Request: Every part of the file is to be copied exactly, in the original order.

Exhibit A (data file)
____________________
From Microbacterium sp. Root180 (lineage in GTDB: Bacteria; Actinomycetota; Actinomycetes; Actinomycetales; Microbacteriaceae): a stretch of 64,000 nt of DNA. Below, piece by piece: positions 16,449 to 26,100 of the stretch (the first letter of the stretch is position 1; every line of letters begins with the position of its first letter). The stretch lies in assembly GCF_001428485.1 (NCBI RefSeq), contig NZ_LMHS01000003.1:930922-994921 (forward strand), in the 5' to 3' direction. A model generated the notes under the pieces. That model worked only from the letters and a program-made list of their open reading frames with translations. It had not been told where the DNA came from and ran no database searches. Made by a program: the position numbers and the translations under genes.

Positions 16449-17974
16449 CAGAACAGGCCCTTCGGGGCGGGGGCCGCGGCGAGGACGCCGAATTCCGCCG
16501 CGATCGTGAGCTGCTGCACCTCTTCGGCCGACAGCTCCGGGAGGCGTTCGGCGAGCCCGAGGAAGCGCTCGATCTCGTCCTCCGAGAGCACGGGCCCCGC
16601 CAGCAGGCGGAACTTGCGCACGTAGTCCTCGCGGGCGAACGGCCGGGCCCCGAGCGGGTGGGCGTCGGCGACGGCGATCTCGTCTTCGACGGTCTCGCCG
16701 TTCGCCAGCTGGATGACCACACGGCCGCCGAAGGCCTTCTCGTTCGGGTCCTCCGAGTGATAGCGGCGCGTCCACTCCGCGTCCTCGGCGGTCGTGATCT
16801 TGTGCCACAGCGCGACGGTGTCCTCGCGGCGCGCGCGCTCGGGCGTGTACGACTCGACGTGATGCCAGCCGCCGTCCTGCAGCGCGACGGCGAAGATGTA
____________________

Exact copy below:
From Microbacterium sp. Root180 (lineage in GTDB: Bacteria; Actinomycetota; Actinomycetes; Actinomycetales; Microbacteriaceae): a stretch of 64,000 nt of DNA. Below, piece by piece: positions 16,449 to 26,100 of the stretch (the first letter of the stretch is position 1; every line of letters begins with the position of its first letter). The stretch lies in assembly GCF_001428485.1 (NCBI RefSeq), contig NZ_LMHS01000003.1:930922-994921 (forward strand), in the 5' to 3' direction. A model generated the notes under the pieces. That model worked only from the letters and a program-made list of their open reading frames with translations. It had not been told where the DNA came from and ran no database searches. Made by a program: the position numbers and the translations under genes.

Positions 16449-17974
16449 CAGAACAGGCCCTTCGGGGCGGGGGCCGCGGCGAGGACGCCGAATTCCGCCG
16501 CGATCGTGAGCTGCTGCACCTCTTCGGCCGACAGCTCCGGGAGGCGTTCGGCGAGCCCGAGGAAGCGCTCGATCTCGTCCTCCGAGAGCACGGGCCCCGC
16601 CAGCAGGCGGAACTTGCGCACGTAGTCCTCGCGGGCGAACGGCCGGGCCCCGAGCGGGTGGGCGTCGGCGACGGCGATCTCGTCTTCGACGGTCTCGCCG
16701 TTCGCCAGCTGGATGACCACACGGCCGCCGAAGGCCTTCTCGTTCGGGTCCTCCGAGTGATAGCGGCGCGTCCACTCCGCGTCCTCGGCGGTCGTGATCT
16801 TGTGCCACAGCGCGACGGTGTCCTCGCGGCGCGCGCGCTCGGGCGTGTACGACTCGACGTGATGCCAGCCGCCGTCCTGCAGCGCGACGGCGAAGATGTA